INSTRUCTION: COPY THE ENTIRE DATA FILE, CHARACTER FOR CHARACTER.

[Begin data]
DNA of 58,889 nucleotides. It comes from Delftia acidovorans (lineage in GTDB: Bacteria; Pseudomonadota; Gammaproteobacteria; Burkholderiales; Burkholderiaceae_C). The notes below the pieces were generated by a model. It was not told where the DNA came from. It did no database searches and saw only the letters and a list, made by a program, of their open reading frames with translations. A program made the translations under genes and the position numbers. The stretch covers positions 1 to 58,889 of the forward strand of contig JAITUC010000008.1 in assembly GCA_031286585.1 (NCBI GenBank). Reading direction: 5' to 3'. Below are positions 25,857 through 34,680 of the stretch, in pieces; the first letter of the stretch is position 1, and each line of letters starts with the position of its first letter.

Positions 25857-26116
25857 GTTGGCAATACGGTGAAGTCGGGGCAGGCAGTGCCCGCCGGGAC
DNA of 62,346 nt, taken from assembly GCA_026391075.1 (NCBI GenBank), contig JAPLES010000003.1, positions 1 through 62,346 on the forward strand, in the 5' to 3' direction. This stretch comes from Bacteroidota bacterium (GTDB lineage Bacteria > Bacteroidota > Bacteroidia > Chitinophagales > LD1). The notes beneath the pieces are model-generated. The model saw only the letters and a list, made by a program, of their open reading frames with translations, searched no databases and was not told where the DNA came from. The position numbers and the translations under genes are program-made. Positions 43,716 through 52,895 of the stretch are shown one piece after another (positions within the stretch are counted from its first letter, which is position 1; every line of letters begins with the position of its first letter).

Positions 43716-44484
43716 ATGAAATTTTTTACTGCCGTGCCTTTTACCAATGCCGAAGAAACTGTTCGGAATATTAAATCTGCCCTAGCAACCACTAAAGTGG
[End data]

DNA of 58,889 nucleotides. It comes from Delftia acidovorans (lineage in GTDB: Bacteria; Pseudomonadota; Gammaproteobacteria; Burkholderiales; Burkholderiaceae_C). The notes below the pieces were generated by a model. It was not told where the DNA came from. It did no database searches and saw only the letters and a list, made by a program, of their open reading frames with translations. A program made the translations under genes and the position numbers. The stretch covers positions 1 to 58,889 of the forward strand of contig JAITUC010000008.1 in assembly GCA_031286585.1 (NCBI GenBank). Reading direction: 5' to 3'. Below are positions 25,857 through 34,680 of the stretch, in pieces; the first letter of the stretch is position 1, and each line of letters starts with the position of its first letter.

Positions 25857-26116
25857 GTTGGCAATACGGTGAAGTCGGGGCAGGCAGTGCCCGCCGGGAC
DNA of 62,346 nt, taken from assembly GCA_026391075.1 (NCBI GenBank), contig JAPLES010000003.1, positions 1 through 62,346 on the forward strand, in the 5' to 3' direction. This stretch comes from Bacteroidota bacterium (GTDB lineage Bacteria > Bacteroidota > Bacteroidia > Chitinophagales > LD1). The notes beneath the pieces are model-generated. The model saw only the letters and a list, made by a program, of their open reading frames with translations, searched no databases and was not told where the DNA came from. The position numbers and the translations under genes are program-made. Positions 43,716 through 52,895 of the stretch are shown one piece after another (positions within the stretch are counted from its first letter, which is position 1; every line of letters begins with the position of its first letter).

Positions 43716-44484
43716 ATGAAATTTTTTACTGCCGTGCCTTTTACCAATGCCGAAGAAACTGTTCGGAATATTAAATCTGCCCTAGCAACCACTAAAGTGG